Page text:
Paul Hsieh of FIRM has a new op-ed at PJ Media, What Should Americans Do After the Supreme Court ObamaCare Ruling? Hsieh warns that American healthcare will be in "deep trouble in just a few years," but also that the Court “does not express any opinion on the wisdom of the Affordable Healthcare Act,” noting that “That judgment is up to the people.”
Hsieh notes that there are plenty of good alternative replacement proposals on the table, should opponents succeed in repealing ObamaCare legislatively. On this score, Hsieh ends with a political call-to-action, noting that "The American people will have one final chance to kill ObamaCare at the ballot box this November, by electing politicians committed to repealing it."
Importantly, Hsieh highlights the philosophical nature of the battle:
Ultimately, the political fight against ObamaCare must be part of a broader fight for limited government that respects our freedoms. The proper function of government is to protect individual rights, such as our rights to free speech, property, and contract. Only those who initiate physical force or fraud can violate our rights. A properly limited government protects us from criminals who steal, murder, etc., as well as from foreign aggressors. But it should otherwise leave honest people alone to live peacefully, not deprive us of our freedoms in the name of “universal health care.”
"Reversing our present course won’t be easy," Hsieh notes. He's right, but not because our adversaries are powerful. Rather, we are up against a thick collectivist fog of anti-intellectualism. Consider "Brutus" from the comment thread:
Sorry Mr. Hsieh, I’ve been reading your critiques of Obamacare for a year now. You have never offered anything more specific than “sell across state lines”, “eliminate malpractice” and “let the market work”. These are not the “replace” in “repeal and replace”. At best these solutions would cut costs by less than 5% doing nothing about the uninsured and uninsurable. If our solution is to do nothing about the uninsured and uninsurable, then we need to just say so. Otherwise we need a compelling solution that addresses the needs of the American people. Your libertarian free market fantasies are just that. Please point to a successful healthcare system anywhere in the world or anywhere in history which depended on the free market yet achieved universal coverage. If you don’t want universal coverage, then at least say so.
Brutus's entire argument rests on certain premises that, if excepted uncritically, disarms any opposition. He smuggles them into the conversation, as if they are universally accepted without question or debate. How to fight this fog--expose and reject them, then frame the debate on the proper terms. I left this rebuttal to Brutus:
Brutus, the alternative is not universal coverage or no universal coverage. The alternative is freedom or state supremacy (statism). When you declare that “universal coverage” is the goal that “we” must “achieve,” you are declaring that everyone’s lives and earnings are yours to dispose of, through your surrogates in government, for the purpose of solving what you declare to be “our” problems. This is a totalitarian premise, and if you want totalitarianism in medicine, then at least say so.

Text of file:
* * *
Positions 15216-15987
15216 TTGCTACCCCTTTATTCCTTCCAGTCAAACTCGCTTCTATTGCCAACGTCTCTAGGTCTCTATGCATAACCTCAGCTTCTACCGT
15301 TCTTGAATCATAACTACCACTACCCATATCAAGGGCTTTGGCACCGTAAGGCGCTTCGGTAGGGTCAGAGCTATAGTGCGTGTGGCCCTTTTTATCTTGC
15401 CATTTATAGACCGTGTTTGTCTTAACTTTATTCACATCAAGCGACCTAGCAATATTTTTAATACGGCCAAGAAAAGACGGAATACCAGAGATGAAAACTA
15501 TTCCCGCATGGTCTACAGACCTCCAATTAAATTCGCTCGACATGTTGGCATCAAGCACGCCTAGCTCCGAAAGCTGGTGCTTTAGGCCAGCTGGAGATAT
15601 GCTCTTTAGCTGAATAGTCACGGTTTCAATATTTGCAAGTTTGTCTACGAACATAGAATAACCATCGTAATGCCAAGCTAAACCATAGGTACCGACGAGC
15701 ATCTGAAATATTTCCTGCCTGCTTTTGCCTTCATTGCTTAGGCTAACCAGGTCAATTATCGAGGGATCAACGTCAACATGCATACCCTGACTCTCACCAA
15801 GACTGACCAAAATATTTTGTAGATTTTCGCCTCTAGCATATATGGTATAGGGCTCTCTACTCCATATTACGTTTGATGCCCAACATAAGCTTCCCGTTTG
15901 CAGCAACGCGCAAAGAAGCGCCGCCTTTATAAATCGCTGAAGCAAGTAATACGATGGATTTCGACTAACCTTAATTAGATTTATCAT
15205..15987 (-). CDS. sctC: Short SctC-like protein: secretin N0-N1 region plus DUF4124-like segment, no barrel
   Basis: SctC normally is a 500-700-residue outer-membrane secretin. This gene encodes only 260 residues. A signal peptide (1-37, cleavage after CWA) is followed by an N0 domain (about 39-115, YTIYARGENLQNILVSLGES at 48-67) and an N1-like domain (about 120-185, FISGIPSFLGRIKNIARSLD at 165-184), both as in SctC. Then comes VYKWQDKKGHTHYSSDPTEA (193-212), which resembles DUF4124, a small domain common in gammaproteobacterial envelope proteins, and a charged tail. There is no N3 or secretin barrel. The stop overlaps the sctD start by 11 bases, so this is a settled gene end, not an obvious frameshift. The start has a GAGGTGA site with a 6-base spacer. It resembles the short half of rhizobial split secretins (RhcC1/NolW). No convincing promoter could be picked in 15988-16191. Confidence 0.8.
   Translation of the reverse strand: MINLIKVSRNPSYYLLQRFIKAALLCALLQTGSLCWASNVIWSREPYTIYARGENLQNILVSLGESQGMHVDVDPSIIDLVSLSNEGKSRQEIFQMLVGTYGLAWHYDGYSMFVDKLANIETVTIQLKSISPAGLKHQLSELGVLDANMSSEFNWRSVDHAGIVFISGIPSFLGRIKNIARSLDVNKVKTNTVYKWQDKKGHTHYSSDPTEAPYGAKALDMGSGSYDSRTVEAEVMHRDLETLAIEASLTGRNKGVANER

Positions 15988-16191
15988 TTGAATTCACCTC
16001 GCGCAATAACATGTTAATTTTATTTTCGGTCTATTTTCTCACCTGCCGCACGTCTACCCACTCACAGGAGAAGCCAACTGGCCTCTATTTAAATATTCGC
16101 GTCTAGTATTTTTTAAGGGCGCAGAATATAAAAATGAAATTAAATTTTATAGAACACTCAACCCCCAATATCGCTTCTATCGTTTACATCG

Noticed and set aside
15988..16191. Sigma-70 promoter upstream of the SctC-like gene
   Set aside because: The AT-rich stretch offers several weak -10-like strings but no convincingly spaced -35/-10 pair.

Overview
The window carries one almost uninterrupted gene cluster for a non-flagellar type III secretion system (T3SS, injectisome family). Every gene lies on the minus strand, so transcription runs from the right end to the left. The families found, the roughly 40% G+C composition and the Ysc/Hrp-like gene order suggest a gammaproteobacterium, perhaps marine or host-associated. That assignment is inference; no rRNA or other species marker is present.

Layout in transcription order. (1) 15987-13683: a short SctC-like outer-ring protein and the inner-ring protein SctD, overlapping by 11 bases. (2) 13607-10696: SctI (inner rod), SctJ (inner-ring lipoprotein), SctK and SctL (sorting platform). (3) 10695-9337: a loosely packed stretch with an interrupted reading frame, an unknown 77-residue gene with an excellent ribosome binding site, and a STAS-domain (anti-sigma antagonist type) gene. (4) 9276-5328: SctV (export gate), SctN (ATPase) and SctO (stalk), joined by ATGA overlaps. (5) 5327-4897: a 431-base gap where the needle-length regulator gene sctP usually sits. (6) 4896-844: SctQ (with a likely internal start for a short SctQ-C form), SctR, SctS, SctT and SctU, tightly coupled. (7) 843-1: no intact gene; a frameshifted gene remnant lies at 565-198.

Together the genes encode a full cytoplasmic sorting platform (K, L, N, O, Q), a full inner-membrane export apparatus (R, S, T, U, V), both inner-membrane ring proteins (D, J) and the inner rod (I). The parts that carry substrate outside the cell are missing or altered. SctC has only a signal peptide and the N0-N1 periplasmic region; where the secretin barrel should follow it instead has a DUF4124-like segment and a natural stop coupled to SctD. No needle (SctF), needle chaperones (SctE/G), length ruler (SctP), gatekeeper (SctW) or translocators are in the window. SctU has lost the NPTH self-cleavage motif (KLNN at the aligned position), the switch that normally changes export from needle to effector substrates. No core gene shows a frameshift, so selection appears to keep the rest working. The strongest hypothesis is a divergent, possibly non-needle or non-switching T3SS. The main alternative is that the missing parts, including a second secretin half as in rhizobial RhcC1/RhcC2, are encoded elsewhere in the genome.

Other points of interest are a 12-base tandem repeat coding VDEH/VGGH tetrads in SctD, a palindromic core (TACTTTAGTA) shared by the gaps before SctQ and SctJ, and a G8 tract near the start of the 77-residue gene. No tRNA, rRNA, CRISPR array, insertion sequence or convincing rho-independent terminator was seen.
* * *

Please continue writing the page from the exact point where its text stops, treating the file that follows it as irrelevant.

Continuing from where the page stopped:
But the lives and earnings of your fellow Americans are not yours to dispose of, and neither are they the government’s. We who advocate free markets recognize a moral truth that you ignore; that we only have a moral claim to our own lives and property. We recognize that we have no right to assume the role of criminal; to take from some to alleviate the problems of others, while taking credit for “caring.” We are not phonies. A free market is based on the moral premise that each person owns his own life, and only his own life. A free market only “does” one thing; leaves everyone free to solve their own problems, and to pursue their values without coercive interference.
We recognize that a free market will not guarantee that every individual will solve every one of their problems. But what YOU don’t recognize is that a free market will make it much easier for people to find solutions to their problems. Take “the uninsured and the uninsurable.” That is not a national—i.e., “our”—problem. It is a problem for “the uninsured and the uninsurable.” One obvious cause is pre-existing conditions. The free market solution is to end the third-party-payer system, enabling people to buy and own their health insurance like they do life, auto, or homeowners insurance. When the loss of a job does not result in loss of coverage, the pre-existing “crisis” vanishes, making for far fewer “uninsured and uninsurable.”
Every free market reform advocated by Mr. Hsieh will work in the same way. You don’t want to see it, Brutus, because you’re so wedded to your totalitarian universal coverage fantasies. Your sole idea of “doing something” is simplistic governmental dictates, and your sole idea of a free market is “doing nothing.” You have no concept of the myriad ways in which free citizens can do the doing for themselves, when government roadblocks are swept away.
If you concede the collectivist premises that "universal coverage" is the goal; that anything less is "our" problem; that wealth is the property of government; that the individual is morally subservient to society; etc., you have conceded the philosophical battlefield to the enemy, and lost any chance of winning the fight for free markets and your own inalienable individual rights.
"We will have our work cut out for us, through November and afterwards, Hsieh notes." "But the opportunity is ours for the taking — as long as we are willing to seize it." So let's seize the moral high ground, and let the battle
For more, see:
Initial Thoughts On Today's ObamaCare Ruling
Moral Health Care vs. "Universal Health Care"
by Paul Hsieh
Capitalism and the Moral High Ground
by Craig Biddle
My Challenge to the GOP: A Philosophical Contract with America